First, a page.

O Corpora, O Mores!

  Thomas   Jul 11, 2014   Intercultural consultancy   0 Comment

I have always considered corpora essential for the translation of various specialized texts. I actually believe that one cannot possibly begin to translate without consulting similar texts in the target language (the so-called parallel texts). It is highly essential to experience, to understand and ultimately to interiorize the textual techniques of your field of specialization within the target culture. Otherwise, your translations in the medical field, for instance, will not be in compliance with the standard drafting techniques and your (expert) target recipients will have a hard time understanding your translation.

Nonetheless, there is a risk of over-rating the importance of corpora. Due to their statistical significance and their vastness, we may be tempted to consider them the only norm for specialized or non specialized language. In other words, if a certain expression doesn’t exist in the corpus, we may believe that it doesn’t exist at all. Which is not necessarily true. We have to keep in mind that language and discourse are more than just a collection of words, sentences, paragraphs and texts. Besides, automated translation is greatly based on corpora, and as much progress as this technology has made in the past decade, it still fails to offer human-like results. And this is due to the fact that a machine does not understand the meaning of words, it cannot understand what a text is about. And we, as translators, do not translate words, collocations and sentences, we translate meaning. Or this is what we should do.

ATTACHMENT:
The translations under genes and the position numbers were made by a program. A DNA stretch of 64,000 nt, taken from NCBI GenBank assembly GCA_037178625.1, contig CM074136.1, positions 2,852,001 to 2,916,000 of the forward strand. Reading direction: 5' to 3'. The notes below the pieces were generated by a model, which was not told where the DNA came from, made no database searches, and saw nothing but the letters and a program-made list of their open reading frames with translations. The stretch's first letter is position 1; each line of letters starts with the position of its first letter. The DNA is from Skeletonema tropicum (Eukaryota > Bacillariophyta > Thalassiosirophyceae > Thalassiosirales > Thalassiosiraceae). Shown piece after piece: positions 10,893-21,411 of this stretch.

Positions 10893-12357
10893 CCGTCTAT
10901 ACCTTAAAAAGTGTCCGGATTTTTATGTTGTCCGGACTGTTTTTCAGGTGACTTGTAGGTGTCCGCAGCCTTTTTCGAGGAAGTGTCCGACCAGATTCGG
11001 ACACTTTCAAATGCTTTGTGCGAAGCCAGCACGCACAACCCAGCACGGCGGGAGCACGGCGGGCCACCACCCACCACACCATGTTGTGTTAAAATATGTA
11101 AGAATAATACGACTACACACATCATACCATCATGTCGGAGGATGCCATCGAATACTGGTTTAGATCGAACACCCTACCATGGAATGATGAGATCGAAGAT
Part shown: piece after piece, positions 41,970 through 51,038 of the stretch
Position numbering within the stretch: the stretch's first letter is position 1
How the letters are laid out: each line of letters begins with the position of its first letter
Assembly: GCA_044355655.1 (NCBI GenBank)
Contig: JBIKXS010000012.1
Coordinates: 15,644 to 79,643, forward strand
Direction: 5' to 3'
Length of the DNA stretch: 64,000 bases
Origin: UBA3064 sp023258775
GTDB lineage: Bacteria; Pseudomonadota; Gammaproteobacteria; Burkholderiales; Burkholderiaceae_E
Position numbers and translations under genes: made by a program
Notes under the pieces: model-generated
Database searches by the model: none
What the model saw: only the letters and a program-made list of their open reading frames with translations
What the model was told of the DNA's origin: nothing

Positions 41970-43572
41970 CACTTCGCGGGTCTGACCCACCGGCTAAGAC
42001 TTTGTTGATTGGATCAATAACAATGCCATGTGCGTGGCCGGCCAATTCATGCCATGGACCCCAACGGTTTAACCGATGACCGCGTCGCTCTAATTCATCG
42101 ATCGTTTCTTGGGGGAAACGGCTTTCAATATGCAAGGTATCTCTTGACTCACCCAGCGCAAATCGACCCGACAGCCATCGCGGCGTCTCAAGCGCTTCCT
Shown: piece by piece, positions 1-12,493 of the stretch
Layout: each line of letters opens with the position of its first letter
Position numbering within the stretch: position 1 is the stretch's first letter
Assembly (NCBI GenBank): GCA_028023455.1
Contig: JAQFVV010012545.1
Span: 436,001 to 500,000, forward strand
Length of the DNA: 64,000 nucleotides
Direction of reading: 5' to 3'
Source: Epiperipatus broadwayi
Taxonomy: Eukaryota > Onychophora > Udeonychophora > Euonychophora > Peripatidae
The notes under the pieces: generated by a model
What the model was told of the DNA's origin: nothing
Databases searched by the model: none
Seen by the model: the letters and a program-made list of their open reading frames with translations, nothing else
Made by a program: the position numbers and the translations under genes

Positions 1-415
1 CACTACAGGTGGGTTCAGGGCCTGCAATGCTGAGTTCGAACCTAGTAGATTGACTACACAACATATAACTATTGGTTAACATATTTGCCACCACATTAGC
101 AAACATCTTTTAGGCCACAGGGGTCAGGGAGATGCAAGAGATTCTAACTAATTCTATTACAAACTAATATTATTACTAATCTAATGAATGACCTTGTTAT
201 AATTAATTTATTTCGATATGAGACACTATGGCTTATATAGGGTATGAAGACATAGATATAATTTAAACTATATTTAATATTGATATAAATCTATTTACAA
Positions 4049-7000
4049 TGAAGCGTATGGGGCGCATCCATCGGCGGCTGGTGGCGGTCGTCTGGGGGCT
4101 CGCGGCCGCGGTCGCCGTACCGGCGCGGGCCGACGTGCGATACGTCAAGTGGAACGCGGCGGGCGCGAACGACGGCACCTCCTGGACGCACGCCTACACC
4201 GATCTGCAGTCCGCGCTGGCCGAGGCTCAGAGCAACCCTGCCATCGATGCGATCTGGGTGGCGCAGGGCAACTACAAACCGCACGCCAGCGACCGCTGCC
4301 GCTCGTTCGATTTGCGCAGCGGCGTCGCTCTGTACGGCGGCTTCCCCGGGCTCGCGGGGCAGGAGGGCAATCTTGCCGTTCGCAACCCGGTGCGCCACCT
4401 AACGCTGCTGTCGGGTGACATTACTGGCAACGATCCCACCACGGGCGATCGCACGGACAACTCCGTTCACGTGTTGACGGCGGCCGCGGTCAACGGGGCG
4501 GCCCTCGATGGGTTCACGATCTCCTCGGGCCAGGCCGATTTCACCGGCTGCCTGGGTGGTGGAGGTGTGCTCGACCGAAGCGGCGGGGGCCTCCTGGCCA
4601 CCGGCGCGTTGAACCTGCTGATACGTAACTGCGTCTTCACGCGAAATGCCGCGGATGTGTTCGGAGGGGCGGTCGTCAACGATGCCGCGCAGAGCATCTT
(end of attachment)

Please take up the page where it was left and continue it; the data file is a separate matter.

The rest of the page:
So, what is your opinion about corpora and how do you use them?

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Thomas

Freelance translator and intercultural consultant working from English, French into Romanian.

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